Elizabeth Holmes, founder and former executive director of Theranos, arrives for a hearing in the U.S. District Court in the Federal Building of Robert F. Peckham in San Jose, California on Monday, November 4, 2019.
Yichuan Cao | NurPhoto | Getty Images
The mystery of what happened to critical evidence proving Theranos’ blood testing technology was not working deepened when Elizabeth Holmes accused the government of what she calls an “investigative failure”.
In a file filed late Tuesday, Holmes lawyers shot back prosecutors to rule out evidence of so-called test results, saying they were to blame for losing a database called the Laboratory Information System (LIS) that contained three years of accuracy and failure rates of Theranos tests.
“Rather than accepting responsibility for this investigation failure and the resulting gaps in evidence in their case, the government has taken a different path,” write Holmes’ attorneys, adding, “The government has assumed that the loss of LIS data reflects the woman . Holmes’ alleged guilt, although it had nothing to do with it. “
“The reason the government lacks this evidence is because prosecutors sat on their hands for years before attempting to acquire them and then sat on their hands again after acquiring them. It is entirely their fault,” the lawyers write from Holmes.
“The reason the government built their case on this fluctuating house of cards of irrelevant evidence is because they lost – or, worse, didn’t want to analyze – the actual evidence of the test results in this case,” argued Holmes’ attorneys.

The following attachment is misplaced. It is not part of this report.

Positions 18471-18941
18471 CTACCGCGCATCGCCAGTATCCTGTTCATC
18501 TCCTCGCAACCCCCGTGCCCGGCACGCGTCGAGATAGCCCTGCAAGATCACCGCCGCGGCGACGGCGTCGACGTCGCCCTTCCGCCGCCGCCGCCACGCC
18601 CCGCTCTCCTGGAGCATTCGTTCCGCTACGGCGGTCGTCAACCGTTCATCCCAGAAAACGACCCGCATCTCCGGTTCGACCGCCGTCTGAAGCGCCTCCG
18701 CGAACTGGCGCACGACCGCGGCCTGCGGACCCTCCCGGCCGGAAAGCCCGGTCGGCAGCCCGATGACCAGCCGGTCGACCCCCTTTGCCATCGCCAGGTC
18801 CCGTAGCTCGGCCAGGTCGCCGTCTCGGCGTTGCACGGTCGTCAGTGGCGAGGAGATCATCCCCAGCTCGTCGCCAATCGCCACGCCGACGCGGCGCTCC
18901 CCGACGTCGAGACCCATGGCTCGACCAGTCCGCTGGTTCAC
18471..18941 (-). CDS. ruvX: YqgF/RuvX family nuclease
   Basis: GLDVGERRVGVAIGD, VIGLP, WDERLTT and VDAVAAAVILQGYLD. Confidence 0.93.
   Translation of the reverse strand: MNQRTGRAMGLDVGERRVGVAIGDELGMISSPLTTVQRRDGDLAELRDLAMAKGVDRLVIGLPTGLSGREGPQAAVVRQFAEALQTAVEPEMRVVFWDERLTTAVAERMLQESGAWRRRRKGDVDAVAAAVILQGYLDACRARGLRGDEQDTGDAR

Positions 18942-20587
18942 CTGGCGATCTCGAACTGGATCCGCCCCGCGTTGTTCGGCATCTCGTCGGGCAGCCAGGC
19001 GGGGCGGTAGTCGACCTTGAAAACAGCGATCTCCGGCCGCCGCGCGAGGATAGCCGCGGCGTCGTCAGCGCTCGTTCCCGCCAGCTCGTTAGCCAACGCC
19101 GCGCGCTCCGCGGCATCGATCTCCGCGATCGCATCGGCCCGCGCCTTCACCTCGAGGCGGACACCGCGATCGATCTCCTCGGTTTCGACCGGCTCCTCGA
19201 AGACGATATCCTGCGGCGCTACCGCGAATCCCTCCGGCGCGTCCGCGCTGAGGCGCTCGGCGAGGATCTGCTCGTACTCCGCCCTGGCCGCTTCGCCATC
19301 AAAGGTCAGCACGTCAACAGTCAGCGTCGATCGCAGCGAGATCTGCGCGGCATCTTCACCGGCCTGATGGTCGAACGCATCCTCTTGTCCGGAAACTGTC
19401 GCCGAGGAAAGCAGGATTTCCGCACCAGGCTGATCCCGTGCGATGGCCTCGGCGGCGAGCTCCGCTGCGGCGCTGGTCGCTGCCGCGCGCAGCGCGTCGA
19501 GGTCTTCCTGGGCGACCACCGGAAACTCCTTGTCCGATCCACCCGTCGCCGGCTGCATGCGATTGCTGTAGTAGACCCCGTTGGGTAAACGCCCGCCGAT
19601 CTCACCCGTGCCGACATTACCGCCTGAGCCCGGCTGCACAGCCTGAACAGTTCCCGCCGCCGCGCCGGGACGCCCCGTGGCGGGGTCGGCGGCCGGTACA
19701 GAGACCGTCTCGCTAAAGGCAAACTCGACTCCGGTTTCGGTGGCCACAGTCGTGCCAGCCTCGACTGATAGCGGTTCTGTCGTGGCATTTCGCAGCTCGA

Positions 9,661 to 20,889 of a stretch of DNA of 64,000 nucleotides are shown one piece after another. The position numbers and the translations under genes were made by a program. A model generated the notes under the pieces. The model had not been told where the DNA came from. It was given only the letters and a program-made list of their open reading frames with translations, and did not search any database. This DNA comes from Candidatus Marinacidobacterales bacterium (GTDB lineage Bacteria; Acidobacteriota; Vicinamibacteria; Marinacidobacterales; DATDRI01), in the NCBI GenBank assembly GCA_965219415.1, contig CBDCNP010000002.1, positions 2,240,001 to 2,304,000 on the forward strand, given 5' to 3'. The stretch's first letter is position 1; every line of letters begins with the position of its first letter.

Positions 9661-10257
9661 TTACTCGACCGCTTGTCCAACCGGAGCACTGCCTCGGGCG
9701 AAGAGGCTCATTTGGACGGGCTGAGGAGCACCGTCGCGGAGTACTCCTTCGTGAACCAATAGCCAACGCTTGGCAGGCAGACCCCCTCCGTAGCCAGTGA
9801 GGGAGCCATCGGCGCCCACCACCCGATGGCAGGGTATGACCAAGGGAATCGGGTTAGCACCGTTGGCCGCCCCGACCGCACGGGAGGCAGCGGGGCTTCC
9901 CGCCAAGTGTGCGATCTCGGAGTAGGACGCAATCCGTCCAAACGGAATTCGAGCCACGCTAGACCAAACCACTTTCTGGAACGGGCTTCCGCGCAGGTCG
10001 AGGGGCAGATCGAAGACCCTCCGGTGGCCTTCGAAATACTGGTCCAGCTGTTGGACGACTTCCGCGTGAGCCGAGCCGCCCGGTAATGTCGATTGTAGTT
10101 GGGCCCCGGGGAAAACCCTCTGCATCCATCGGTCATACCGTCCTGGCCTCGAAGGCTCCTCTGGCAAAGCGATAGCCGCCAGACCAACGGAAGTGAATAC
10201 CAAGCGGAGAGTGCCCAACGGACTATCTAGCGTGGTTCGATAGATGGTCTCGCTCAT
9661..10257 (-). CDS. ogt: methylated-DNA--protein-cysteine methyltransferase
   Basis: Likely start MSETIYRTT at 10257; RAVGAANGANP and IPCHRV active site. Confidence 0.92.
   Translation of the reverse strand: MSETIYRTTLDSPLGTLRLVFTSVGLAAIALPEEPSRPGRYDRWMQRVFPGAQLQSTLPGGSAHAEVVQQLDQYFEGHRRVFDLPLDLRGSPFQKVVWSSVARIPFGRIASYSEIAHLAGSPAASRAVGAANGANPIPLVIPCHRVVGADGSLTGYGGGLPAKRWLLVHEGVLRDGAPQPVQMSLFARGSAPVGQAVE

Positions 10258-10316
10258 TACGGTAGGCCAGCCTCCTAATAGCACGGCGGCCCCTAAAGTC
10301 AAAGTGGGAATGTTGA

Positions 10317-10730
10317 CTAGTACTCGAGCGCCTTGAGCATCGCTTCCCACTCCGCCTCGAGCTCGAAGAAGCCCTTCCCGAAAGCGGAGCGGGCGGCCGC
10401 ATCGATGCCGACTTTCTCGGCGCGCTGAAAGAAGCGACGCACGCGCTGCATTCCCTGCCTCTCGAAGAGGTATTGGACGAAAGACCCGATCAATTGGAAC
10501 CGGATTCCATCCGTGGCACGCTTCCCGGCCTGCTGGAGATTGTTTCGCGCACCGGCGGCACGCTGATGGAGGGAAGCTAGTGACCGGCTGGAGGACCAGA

However, prosecutors claim that Theranos executives destroyed the LIS system, which proved their blood test product was inaccurate.
In a filing last month, the government said that three months after a federal grand jury issued a subpoena for a copy of the database in August 2018, “the LIS was destroyed”. They wrote that “the government was never given the full records in the LIS, nor were they given the tools available in the database to search for evidence as critical as any Theranos blood test with validation errors. The Data disappeared “”
Prosecutors say the failure rate in one of these tests was 51.3%, adding that Theranos’ test results “were so inaccurate that it was essentially a toss of a coin whether the patient got the correct result. The data was devastating.” You want to invite 11 patients and 11 physicians to testify about the accuracy and reliability issues.
Holmes says there is a certain amount of expected errors in all laboratory tests: “Just as the fact of a heart attack does not prove what caused the heart attack, the fact of a wrong blood test does not prove what caused the error.”
Prosecutors point to internal emails that prove Theranos and his lawyer tried to cover up the grand jury’s test results in the database. Theranos provided backup copies of the database for investigators to put together. However, prosecutors claim that the backup required a password that Theranos executives could not remember.
Once a Silicon Valley darling, Theranos attracted the who’s who of venture capitalists and a $ 9 billion private valuation before closing in 2018.
Holmes and her co-defendant Ramesh “Sunny” Balwani each face a dozen fraud charges related to deceiving investors, patients and doctors about Theranos technology.
Holmes will face prosecutors next month for believing that evidence should not be presented to a jury that will determine her fate.
The judge’s verdicts will set the stage for her long-awaited trial, due to begin in July.